Ignore those who “don’t read Charles Bernstein” because of tired and tedious attitudes about L=A=N=G=U=A=G=E poets. Charles Bernstein’s Recalculating is one of the most fascinating books of the year. Recalculating shows a wider range of tones, modes, forms, and political engagement than the anti-L=A=N=G=U=A=G=E folks would have you believe. It uses slapstick, prose, fragment, aphorism, lyric invention, and artifice to do something fantastic. It forces the reader into an active position. Not content with a passive reader, the book demands reading become a creative act.
Recalculating is challenging in that it holds in contempt or ambivalence many of the sacred cows of contemporary lyric poetry, especially its aversion to received forms. It values thought’s struggle above all. It does not seek a poetics of a completed statement, or even of beauty, but of sustaining a reader’s engagement with difficulty, with intellectual challenge.
There are several, sometimes contradictory impulses at work in Recalculating. The first impulse is a series of profound prose-poem meditations on the art of writing and reading poems. These are written in the style of Kenneth Koch’s “My Olivetti Speaks” and are called “The Truth in Pudding,” “How Empty is My Bread Pudding,” “Recalculating,” “Manifest Aversions, Conceptual Conundrums, & Implausibly Deniable Links,” and “Unready, Unwilling, Unable.” These prose-poem ars poetica explorations are perhaps experiments with collage and are ways to overturn, in a legal sense, of lyric poetry clichés that we read everywhere. For example, ideas swirl, collide, and contradict: “I embrace a poetics of bewilderment. I don’t know where I am going and never have, just try to grapple as best as I can with where I am. The poetry that most engages me is not theoretically perspicacious, indeed it has a poetics and an aesthetics but not a predetermining theory; it is multiform and chaotic, always reformulating and regrouping.”
The second impulse are a series of Bernstein’s fresh translations of Baudelaire, Celan, Pessoa, Mandelstam, and others. The third impulse is elegy. Recalculating is, above all, an experience of the speaker wringing himself back from personal tragedy, the death of Bernstein’s daughter, Emma (1985-2008). By all accounts, Emma was a beautiful and challenging photographer, and, as the daughter of two artists, was raised to think and act as an artist. I can’t comprehend writing anything if either of my daughters died, and Recalculating is a testament to the strength and rigor of Bernstein’s mind and life.
The three seemingly competing impulses in Recalculating are unified by their attempt at “listening to the dead,” either by overturning dead ideas in poetry, by retranslating dead poets, or by listening to the energies of a dead artist, the writer’s daughter. In this way the book is most closely aligned not to the avant-garde or to L=A=N=G=U=A=G=E poetry, but to the Polish Renaissance poet Jan Kochanowksi (1530-1584) whose book Laments, are a series of elegies for his daughter Urszula.
The poems work. My favorite poem is also a prose poem, “The Jew,” which had me laughing out loud. Mysterious and muscular, the long-form poem in some ways is an addendum to the “Pudding” series scattered throughout the book. It traces threads of anti-Semitism, intellectual derring-do, aphoristic wisdom, and self-parody. The poem gives form to many angry and contradictory feelings I’ve had for decades. For example, “A miller notices that the grain is too coarse to sell and is advised to consult a Jew. ‘Cohen still owes me 14 dollars.’”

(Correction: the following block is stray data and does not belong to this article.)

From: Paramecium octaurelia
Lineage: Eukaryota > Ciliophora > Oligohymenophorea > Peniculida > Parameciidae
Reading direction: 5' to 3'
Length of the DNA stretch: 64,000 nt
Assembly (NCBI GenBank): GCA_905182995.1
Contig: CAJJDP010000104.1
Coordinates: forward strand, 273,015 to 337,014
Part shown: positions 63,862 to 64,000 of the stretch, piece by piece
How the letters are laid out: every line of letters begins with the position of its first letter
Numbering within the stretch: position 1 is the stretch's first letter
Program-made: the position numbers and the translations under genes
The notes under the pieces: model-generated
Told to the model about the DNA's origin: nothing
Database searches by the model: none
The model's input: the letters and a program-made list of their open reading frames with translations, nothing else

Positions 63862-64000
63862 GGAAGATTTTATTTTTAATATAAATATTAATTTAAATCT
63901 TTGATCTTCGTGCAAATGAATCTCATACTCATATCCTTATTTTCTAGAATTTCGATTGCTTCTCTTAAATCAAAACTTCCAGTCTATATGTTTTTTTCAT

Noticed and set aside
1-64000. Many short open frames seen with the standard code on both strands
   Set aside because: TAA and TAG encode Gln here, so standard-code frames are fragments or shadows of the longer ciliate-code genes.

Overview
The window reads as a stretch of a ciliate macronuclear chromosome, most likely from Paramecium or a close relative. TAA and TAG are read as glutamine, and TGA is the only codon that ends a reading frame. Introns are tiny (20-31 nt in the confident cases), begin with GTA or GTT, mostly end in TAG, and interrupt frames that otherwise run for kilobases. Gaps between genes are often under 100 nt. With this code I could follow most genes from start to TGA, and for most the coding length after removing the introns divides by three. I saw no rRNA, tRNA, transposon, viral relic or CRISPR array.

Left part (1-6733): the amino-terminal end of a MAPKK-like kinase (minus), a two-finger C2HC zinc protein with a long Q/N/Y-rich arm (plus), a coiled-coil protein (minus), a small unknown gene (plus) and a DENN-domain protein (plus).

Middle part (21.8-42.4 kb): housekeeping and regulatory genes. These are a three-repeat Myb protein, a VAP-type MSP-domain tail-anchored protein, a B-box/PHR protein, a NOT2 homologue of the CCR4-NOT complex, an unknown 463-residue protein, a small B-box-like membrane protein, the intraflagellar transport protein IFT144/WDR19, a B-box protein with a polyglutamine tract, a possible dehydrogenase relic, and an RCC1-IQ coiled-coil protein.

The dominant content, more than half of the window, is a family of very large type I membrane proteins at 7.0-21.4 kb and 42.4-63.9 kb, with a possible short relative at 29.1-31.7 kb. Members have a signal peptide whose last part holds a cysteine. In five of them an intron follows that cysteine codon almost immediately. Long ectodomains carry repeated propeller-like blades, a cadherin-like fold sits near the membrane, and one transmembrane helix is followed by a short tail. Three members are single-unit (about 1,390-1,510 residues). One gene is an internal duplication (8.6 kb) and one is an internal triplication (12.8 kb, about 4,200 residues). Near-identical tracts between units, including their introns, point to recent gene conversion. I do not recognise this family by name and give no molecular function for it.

Other moments in Recalculating are also meant to be hilarious, but are shockingly tone-deaf. For example, the entirety of “Poem Loading…” is “please wait.” Like a cake that fell in the oven, falling from a profound and engaging poem like “The Truth in Pudding” to a lead one-liner is completely dissatisfying. Other moments that attempt to comment on either the digital era (“Dea%r Fr~ien%d,”), or on post-9/11 political economy (“I Will Not Write Imitative Poetry”) likewise read like padding the make the book longer, as in “Not on My Watch,” the entirety of which is: “Then on whose?” Other comedic timing is slightly better. In “Recipe for Disaster,” for instance, the ingredients include 1 brown pillowcase, 2 cans 20w20 motor oil, 2 pony tails, and 1 1854 edition of Leaves of Grass.
Indeed, at 189 pages, the book is too long. It seems one element of making poems that the contemporary lyric does better than Recalculating is the art of discrimination. Tone, as it is handled here, is its Achilles heel; it is perhaps an element of contemporary poetry we should not dismiss wholesale.
Beyond my feelings about these few poems, Recalculating insists that the poem begins with the reader’s active engagement. By demanding that reading become a creative act, the poems—like Emma’s self portraiture—are “haunted and haunting works” in the present. Their purpose is not historical or academic exercise, or an experience of someone’s tastes; they embrace shadow and confusion.
What works best for me in this book is its intellectual risk taking, imaginative leaping, and trust of the reader’s intelligence. Paintings are not done to decorate apartments, and poems are not written to decorate the subway car. It pushes the possibilities of what it means to read a poem in the most serious way.